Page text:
Barbie doll and feeding it to a dog (Rogers, 1999), or giving alternative interpretations to
plots and characters in television shows may be signs that children are making their own
meanings out of popular culture. These actions, however, do not insulate children from
exposure to and in uence of corporate images and imaginings; children incorporate the
materials present in the image or product into their worlds in the very act of transforming them. Children’s play, however creative it may appear, remains intertwined with the
material manifestations of capital and commerce—that is, the commodities themselves.
Viewed in this way, children’s popular amusements can be seen to arise from, invoke, and
make use of the world rather than serving as respites from everyday preoccupations and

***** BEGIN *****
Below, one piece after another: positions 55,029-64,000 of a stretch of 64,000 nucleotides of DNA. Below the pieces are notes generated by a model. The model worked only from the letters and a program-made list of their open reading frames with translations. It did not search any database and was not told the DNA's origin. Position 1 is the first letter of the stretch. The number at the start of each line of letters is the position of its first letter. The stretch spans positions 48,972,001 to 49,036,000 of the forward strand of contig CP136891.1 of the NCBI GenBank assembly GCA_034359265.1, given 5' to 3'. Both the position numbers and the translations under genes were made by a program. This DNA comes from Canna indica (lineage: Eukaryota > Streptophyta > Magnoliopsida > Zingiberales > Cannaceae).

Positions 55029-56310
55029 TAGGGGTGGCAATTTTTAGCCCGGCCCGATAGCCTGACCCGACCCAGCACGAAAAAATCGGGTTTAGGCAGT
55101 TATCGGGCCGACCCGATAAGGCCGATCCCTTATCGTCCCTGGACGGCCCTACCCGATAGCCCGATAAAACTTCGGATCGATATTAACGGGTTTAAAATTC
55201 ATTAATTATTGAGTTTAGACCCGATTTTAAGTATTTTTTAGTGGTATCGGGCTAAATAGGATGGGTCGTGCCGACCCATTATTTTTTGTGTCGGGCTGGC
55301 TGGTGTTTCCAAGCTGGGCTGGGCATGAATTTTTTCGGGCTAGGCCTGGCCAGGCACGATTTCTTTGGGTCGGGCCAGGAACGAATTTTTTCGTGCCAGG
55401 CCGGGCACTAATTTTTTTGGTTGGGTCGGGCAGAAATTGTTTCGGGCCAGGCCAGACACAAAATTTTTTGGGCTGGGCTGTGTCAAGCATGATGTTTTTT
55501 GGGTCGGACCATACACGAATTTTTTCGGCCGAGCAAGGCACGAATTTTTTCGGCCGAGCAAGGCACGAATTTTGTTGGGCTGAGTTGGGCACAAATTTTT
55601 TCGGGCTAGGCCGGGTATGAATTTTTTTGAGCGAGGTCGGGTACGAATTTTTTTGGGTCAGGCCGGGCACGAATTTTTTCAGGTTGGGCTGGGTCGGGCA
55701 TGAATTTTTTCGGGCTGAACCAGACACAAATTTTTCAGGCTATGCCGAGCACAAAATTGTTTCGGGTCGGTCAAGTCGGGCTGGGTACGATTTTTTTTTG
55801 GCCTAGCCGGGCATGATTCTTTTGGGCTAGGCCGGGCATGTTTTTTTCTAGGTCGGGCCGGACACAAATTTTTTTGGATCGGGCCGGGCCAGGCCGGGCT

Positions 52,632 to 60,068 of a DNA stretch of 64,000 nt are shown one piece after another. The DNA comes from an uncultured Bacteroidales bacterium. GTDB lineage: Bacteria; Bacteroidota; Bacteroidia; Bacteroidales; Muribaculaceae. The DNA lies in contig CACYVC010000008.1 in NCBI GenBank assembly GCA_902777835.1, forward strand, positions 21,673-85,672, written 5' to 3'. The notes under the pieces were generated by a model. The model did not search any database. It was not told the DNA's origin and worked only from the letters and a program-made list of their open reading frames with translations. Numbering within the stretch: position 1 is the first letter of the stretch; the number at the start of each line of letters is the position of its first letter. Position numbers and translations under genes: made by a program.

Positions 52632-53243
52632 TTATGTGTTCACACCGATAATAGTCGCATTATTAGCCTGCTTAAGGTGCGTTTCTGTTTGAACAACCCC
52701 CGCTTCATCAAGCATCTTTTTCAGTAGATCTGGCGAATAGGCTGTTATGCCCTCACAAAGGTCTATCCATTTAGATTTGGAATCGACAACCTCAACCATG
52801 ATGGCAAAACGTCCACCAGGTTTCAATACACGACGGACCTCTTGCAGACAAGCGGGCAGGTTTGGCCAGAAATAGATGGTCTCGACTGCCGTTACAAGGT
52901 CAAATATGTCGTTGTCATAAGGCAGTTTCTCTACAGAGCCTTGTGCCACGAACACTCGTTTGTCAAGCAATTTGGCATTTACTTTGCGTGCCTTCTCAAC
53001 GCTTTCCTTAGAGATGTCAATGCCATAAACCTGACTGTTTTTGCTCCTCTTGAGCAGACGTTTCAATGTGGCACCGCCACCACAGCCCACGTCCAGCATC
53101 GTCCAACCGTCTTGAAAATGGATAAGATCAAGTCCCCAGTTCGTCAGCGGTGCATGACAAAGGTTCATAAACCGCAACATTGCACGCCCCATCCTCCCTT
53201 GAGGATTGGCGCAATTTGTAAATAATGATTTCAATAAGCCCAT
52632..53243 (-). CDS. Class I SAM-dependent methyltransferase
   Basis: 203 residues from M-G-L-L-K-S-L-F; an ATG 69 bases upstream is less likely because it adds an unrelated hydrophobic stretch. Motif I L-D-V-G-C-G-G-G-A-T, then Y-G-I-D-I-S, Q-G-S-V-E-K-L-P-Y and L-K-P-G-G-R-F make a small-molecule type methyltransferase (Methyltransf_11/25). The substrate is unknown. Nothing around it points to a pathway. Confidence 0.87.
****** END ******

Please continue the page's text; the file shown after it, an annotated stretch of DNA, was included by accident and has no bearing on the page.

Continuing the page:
concerns.
In this article, I approach children’s leisure as activities embedded in and informed
by commercial relationships from the outset rather than as something initially pure and
then subsequently polluted by market incursion. SpeciŽ cally, I examine public debates
surrounding three fads in children’s popular culture in the 1990s: the new sports trading
cards (identiŽ ed by the existence of “chase” cards, see below) which made their appearance in 1990; Beanie Baby plush toys manufactured by the Ty Corporation beginning in
1994; and the Pokemon card/videogame/cartoon/Ž lm merchandising multiplex introduced
in the United States by Nintendo Corporation in 1998. These represent, I argue, an emergent ethos in the commercial construction of childhood in that they privilege the realization of economic exchange value as the goal or point of collecting the card, owning the